The Hidden History of How the Government Kick-Started Silicon Valley
Margaret O’Mara, author of The Code: Silicon Valley and the Remaking of America, explains why it’s time to move past the tech sector’s creator myths
Margaret O’Mara remembers working as a staff member at the Clinton White House in the early 1990s when she watched in amazement as a colleague in the Department of Health and Human Services sent an email to his son at college. It was the first time she’d seen someone send an electronic message, and it was “very uncommon, especially in D.C. political circles,” she tells OneZero.
Now a tech historian at the University of Washington — she began her academic career at Stanford in 2002, first as a fellow and then teaching — O’Mara dedicates her time to studying the intersection of tech and U.S. politics, and looking at the internet through a historical lens. Her latest book, The Code: Silicon Valley and the Remaking of America, re-examines the self-serving genesis tales around tech’s biggest breakthroughs, dispelling the myth that entrepreneurs alone are responsible for the great tech innovations of our time. In this wide-ranging work, O’Mara delves into the history of the Valley, from the 1930s when David Packard built the foundation for what became Hewlett-Packard (HP), to our modern, always-connected society, exploring the important figures, policies, and global events that changed the course of tech history.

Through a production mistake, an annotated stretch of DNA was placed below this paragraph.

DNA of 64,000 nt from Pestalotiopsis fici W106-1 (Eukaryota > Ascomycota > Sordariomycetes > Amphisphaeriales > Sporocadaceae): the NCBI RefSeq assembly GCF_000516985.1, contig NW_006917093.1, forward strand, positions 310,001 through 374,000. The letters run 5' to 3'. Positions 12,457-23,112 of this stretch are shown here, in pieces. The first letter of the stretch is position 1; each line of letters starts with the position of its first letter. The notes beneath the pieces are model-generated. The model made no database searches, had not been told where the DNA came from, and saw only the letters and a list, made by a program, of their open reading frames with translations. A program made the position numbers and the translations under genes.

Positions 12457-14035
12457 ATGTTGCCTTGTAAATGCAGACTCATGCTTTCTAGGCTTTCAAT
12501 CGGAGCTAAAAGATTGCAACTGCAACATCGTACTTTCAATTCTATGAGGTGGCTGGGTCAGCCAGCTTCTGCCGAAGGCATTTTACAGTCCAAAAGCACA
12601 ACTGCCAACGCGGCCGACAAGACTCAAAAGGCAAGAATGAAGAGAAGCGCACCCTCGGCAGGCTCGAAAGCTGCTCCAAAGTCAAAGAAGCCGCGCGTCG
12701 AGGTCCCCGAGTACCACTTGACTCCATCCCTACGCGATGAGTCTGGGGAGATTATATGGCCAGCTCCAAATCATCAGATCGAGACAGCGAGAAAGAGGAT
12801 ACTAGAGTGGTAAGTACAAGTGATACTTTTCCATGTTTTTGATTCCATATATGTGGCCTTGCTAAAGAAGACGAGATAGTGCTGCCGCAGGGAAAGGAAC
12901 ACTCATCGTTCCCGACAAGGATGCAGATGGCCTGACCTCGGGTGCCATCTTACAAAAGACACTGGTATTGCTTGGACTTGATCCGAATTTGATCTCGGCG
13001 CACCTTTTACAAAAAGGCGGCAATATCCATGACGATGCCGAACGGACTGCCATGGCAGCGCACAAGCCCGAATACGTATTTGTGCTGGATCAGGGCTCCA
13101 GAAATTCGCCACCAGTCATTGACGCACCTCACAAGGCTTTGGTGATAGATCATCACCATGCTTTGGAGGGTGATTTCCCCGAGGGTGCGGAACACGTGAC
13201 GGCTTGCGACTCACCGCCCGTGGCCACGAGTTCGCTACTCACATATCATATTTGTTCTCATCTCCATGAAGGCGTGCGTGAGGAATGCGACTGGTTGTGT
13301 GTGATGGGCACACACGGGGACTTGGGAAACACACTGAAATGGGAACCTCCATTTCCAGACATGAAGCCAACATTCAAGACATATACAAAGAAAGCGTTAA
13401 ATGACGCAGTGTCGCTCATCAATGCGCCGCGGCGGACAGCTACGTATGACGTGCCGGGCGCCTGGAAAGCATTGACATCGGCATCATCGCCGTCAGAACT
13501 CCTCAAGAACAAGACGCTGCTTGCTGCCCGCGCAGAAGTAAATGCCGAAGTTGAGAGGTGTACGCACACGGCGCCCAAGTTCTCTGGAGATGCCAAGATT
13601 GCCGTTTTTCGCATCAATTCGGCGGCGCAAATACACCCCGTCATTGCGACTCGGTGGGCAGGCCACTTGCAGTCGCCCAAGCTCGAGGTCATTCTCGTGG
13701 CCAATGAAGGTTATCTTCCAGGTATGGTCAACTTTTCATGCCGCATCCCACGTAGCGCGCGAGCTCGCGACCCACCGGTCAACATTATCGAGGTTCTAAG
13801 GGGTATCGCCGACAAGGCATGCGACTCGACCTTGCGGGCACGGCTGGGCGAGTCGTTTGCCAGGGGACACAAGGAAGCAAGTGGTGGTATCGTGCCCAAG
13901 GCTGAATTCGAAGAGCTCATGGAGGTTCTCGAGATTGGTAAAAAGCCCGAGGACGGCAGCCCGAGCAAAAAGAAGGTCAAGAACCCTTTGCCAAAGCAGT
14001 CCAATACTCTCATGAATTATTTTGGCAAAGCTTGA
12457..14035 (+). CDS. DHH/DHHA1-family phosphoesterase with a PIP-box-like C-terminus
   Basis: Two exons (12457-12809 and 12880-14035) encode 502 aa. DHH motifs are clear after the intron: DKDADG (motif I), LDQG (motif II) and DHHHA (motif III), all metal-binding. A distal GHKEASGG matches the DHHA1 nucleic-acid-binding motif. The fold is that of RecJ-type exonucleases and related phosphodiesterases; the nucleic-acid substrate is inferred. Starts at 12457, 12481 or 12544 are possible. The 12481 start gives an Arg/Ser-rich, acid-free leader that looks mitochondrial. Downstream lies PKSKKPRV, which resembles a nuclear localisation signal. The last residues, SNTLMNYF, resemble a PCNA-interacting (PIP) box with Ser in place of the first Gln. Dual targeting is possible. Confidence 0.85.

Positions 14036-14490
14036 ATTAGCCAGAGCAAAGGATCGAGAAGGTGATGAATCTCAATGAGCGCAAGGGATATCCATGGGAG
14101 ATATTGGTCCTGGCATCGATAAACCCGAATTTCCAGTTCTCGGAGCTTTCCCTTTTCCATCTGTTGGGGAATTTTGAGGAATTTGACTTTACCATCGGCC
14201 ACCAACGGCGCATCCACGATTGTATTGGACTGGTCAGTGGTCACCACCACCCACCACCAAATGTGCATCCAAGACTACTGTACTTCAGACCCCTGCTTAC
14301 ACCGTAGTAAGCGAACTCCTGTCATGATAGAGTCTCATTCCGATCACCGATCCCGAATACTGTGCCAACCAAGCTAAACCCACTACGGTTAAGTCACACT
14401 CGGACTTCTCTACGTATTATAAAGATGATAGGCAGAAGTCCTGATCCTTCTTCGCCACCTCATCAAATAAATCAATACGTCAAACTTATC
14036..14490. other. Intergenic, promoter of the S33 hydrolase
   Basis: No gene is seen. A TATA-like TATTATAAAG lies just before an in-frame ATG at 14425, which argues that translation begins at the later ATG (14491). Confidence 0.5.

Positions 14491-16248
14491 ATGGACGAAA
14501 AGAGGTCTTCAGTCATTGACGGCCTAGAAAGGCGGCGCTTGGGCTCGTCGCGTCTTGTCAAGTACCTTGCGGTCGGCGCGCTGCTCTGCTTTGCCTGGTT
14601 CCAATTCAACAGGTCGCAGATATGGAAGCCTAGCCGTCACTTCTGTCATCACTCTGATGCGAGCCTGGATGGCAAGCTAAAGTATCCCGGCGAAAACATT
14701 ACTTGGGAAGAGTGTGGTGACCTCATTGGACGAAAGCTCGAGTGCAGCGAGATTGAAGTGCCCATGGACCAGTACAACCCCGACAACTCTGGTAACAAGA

OneZero spoke with O’Mara to discuss how Silicon Valley was born and why she thinks big tech companies like Facebook should be treated like the Standard Oil monopoly of the 1920s.
This interview has been edited and condensed for clarity.